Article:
Top 10 causes of construction claims

Dive Brief:

  • Supply chain disruptions due to the Ukraine war are stretching project timelines in the Americas region, if not directly, then through rising costs for fuel, metals and other commodities, according to the fifth annual Crux insight report on global construction claims and disputes.
  • The report claims inflation, though still lower than the European average, may now be the greatest threat to project outcomes in the U.S., compounding difficulties in the supply chain and labor markets.
  • Nevertheless, the country’s commercial construction sector is set to grow strongly despite these global uncertainties, according to the report.

Dive Insight:

The majority of claims and disputes are not only intertwined, they also tend to share common roots, according to the report.

For example, project owners, seeking to minimize their outlay on upfront design, allow construction work to proceed. That almost invariably leads to changes in scope, according to the report.

On public projects, federal funds are conditional on being spent by a fixed deadline. For this reason, work may proceed before full due diligence, or before all necessary rights of way or licenses are in place.

“Many of the dominant causes of claims and disputes — notably change in scope, unforeseen physical conditions and deficiencies in design or workmanship — arise from short-sighted attempts to save time and money up front,” said Toby Hunt, partner at HKA, a U.K.-based business consulting and services firm, in the release.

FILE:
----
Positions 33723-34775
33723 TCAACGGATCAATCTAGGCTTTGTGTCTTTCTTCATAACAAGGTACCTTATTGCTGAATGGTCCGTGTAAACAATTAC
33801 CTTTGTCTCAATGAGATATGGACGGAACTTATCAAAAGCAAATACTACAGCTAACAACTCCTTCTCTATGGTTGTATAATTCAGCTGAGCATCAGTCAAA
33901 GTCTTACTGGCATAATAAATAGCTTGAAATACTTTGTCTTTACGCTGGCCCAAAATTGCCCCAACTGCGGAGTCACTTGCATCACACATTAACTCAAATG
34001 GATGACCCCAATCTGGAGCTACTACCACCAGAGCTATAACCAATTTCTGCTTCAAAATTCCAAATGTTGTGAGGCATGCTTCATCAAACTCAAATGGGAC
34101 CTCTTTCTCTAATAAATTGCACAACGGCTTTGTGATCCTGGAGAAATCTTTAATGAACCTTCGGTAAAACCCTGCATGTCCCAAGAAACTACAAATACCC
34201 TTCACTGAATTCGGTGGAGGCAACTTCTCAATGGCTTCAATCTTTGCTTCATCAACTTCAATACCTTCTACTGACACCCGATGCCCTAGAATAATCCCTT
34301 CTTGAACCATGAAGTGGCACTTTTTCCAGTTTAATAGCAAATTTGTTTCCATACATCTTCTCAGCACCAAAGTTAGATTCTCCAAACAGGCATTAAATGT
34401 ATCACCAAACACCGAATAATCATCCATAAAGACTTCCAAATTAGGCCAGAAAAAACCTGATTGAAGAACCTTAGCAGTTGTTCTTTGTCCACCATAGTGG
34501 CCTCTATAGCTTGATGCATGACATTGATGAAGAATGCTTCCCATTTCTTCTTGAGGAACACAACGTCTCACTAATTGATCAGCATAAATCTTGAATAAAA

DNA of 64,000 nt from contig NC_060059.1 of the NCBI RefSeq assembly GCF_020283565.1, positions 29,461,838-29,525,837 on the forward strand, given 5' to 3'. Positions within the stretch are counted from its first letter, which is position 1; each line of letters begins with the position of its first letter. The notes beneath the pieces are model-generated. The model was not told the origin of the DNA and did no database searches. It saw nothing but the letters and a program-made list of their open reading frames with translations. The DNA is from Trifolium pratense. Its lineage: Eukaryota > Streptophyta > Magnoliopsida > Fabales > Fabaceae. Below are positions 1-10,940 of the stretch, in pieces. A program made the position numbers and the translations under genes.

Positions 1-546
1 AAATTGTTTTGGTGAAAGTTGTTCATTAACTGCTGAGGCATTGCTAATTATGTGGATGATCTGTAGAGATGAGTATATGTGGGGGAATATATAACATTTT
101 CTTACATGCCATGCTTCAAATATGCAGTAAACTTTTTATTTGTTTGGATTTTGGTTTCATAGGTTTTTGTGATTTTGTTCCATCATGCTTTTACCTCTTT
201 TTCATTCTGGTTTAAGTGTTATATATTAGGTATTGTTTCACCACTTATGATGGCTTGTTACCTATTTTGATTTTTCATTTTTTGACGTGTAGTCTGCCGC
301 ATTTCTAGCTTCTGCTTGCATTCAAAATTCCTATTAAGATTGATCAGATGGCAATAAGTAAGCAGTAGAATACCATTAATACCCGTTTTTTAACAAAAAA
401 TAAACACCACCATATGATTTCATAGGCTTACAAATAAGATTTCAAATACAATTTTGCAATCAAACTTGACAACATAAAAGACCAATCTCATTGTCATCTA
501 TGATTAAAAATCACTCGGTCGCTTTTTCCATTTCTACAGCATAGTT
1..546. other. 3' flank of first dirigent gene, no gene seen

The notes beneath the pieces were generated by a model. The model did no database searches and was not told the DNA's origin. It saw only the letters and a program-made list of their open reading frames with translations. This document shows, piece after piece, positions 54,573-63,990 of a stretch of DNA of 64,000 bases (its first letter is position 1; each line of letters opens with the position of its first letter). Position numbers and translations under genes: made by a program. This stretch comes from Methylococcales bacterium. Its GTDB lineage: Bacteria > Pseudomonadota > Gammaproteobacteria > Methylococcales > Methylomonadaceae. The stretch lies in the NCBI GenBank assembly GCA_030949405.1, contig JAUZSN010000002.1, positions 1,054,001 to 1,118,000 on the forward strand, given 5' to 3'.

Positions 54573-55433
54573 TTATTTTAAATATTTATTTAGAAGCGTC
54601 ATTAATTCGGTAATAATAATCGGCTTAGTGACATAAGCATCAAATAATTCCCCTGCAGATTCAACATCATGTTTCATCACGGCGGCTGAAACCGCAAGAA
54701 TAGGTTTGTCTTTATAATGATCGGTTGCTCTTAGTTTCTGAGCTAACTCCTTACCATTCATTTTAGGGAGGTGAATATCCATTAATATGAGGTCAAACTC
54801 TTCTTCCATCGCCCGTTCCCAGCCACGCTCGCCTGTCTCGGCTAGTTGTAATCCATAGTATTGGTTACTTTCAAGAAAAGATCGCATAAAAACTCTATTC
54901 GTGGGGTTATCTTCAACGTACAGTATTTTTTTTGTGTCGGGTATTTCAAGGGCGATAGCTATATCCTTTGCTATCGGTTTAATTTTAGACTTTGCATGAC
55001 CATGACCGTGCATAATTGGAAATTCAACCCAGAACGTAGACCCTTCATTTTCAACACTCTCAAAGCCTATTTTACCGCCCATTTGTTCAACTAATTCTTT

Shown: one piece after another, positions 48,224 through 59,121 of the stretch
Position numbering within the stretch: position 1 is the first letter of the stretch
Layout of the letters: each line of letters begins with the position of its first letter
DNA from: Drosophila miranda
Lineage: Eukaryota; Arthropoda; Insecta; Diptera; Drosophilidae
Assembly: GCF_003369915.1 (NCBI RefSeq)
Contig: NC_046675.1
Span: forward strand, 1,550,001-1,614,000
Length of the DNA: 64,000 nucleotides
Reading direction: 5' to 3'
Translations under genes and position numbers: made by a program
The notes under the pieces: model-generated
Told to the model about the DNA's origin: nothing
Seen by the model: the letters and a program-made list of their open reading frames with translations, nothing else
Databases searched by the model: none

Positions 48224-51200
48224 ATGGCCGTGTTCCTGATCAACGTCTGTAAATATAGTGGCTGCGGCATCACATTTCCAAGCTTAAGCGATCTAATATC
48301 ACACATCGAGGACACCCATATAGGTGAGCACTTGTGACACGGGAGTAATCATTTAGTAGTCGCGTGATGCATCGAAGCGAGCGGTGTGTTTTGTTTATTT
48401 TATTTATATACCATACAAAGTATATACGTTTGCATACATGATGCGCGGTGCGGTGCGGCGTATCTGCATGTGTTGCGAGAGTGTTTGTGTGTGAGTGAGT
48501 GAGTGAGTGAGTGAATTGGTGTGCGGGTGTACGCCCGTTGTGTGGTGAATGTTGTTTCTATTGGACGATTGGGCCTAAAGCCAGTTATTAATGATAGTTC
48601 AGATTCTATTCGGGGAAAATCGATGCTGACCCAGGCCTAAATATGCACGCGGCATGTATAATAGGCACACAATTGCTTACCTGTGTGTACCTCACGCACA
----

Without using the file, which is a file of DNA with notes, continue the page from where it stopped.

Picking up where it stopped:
Here are the top 10 causes of claims or disputes in the Americas region, according to the report:

  1. Change in scope.
  2. Physical conditions were unforeseen.
  3. Design was incorrect.
  4. Workmanship deficiencies.
  5. Design was incomplete.
  6. Poor management of subcontractors, suppliers or their interfaces.
  7. Design information was issued late.
  8. Contract management or administration failure.
  9. Contract interpretation issues.
  10. Access to the site was restricted or late.

Tech can help

Without a fundamental change of approach, complex projects delivered in a fast-track environment will continue to encounter these causes of claims and disputes, the report authors said.

For this reason, the report said construction firms need to move toward digitalization, including digital twinning. At minimum, parties involved in the construction stages should streamline the paper processes commonly used for change order management, project correspondence and design approvals. 

To reap the full potential of design and project management tools, the entire planning and delivery team needs to keep up to date with the latest technology. Access to digital platforms also needs to be shared, ensuring a common data environment, according to the report.

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